In this age of computerized research we are always reading the results of some inquiry expressed in numbers or percentages.
Just recently I read in the paper that the percentage of American children who live with both biological parents is 68.
Also, the percentage of Americans who regularly attend religious services is 42.
The number of U.S. doctors whose licenses were revoked in 1985 was 406.
The number of different familial relationships for which Hallmark makes cards is 105.
The percentage of the federal income taxes paid by individuals in 1981 that went to military programs was 45.5%. The percentage in 1986 was 51.4.
The number of schools that invited Lee Iacocca to speak at their graduation (in June, 1986) was 150.
These were all taken from Harper's Index, a monthly summary of such unrelated statistics.
According to a team of University of California researchers, males make 96% of the interruptions in cross-sex conversations.
We are perhaps the best-informed generation in history, and much of what we know about ourselves has come to us in this statistical form.
The kind of figures I have just cited are presented in support of almost every opinion, argument, or supposedly impartial magazine or newspaper article. I'm sure that congressmen use them to underpin their bills in Congress.
We are bombarded with percentages that tell us, usually to our surprise and dismay, what we are like.
The number of Detroit residents 15 or younger who were shot to death in 1986 was 40.
The percentage of Americans who don't recognize Dan Rather is 55.
And so on.
What troubles me about these statistics is that sometimes they are not attributed to any particular source, and if they are attributed, it's to a source we've never heard of.
Thus, we are told that the number of lawyers who were disbarred in 1985 was 226, but we aren't told who said so.
I call these "instant statistics." They are easy to invent, and they may be used without attribution in support of anything you happen to be promoting.
My integrity, of course, does not permit me to invent instant statistics, but I admit I have done so a few times without thinking of it as unethical. I usually go for 90%--as in "90% of married women detest washing dishes."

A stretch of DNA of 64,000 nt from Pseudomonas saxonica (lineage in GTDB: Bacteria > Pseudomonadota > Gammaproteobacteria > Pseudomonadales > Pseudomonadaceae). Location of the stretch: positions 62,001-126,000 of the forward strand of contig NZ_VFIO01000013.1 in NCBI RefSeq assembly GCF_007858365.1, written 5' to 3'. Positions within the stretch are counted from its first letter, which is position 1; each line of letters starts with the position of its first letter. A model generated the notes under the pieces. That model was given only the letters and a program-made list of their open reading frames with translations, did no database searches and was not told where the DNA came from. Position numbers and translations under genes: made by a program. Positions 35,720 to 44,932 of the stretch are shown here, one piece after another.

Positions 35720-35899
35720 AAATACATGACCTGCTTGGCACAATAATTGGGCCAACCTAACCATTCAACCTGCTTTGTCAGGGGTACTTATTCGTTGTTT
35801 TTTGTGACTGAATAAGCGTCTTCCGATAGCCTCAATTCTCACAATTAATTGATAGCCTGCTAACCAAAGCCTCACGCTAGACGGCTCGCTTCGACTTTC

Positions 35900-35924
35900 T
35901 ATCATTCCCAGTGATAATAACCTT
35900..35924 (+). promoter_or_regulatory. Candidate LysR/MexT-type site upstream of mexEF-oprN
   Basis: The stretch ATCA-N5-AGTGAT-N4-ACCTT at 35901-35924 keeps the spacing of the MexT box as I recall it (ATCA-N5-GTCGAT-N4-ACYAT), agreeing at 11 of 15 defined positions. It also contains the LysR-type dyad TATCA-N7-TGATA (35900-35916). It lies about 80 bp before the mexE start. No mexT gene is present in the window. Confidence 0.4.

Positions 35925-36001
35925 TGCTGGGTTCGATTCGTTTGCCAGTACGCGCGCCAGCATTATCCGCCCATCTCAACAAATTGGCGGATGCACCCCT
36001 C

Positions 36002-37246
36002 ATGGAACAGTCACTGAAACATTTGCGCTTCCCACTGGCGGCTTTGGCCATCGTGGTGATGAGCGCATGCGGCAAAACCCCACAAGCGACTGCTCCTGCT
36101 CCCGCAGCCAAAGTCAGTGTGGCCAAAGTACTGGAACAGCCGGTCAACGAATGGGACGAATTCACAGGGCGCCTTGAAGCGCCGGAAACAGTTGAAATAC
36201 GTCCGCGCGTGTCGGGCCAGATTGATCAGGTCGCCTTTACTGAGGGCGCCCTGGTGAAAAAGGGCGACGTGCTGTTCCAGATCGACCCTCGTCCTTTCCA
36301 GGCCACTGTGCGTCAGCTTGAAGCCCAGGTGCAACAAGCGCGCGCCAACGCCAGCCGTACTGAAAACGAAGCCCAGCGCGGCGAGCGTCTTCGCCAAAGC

I can't prove that, and I don't know whether any poll has ever been taken. But 90% sounds like a good, safe statistic, and I have no fear of reprisal in using it.
I might also say, without fear of contradiction, that 50% of all married persons are women.
But just for fun, let me invent a few instant statistics that might be correct--and certainly can't do any harm.
Ninety percent of married women do not play golf.
Eighty-nine percent of married women have never read James Joyce's "Ulysses." (And aren't going to.)
Sixty-two percent of men drink beer and are overweight.
Seventy-two percent of women who are called Ms. would rather not be.
Twenty-one percent of children like asparagus. Fourteen percent of children like spinach. Eighty-seven percent of children like pizza and Coke.
Sixty-nine percent of divorced persons are women. (Divorce kills more men.)
Sixty-three percent of married men have cheated on their wives. Nineteen percent of married women have cheated on their husbands. (That's for the last year for which statistics were available--1956.)
College graduates have more fun.
A total of 27 million American adults are functionally illiterate. (That one isn't mine. It's supposed to be a fact.)
Eighty-four percent of high school students have never heard of the Battle of the Bulge; 96% do not know who the second President of the United States was; 87% have never heard of Karl Marx.
Given a choice, 86% of women would rather go out to dinner; 66% of married women clip recipes; 72% of married women wish their husbands would shape up; the rest have given up, or don't care.
Eighty-one percent of married women hate football; 81% of unmarried women also hate football, but they don't say so. Ninety-four percent of married men would rather watch football and drink beer than work in the yard.
Eighty-six percent of drivers on the freeway exceed the speed limit. Sixty-seven percent run red lights. Fifty-eight percent drive after drinking.
Ninety-two percent of men have never killed a bear; 99.9% of women have never killed a bear. (That is the closest to 100% that women get in anything I know of.)
Seventy-eight percent of women feel that if they had it to do over again, they'd do it differently. The same percentage of men feel the same way.
Eighty percent of teen-agers think that their parents are a drag; 80% of parents are doing the best they can.
Ninety-nine per cent of all statistics are wrong.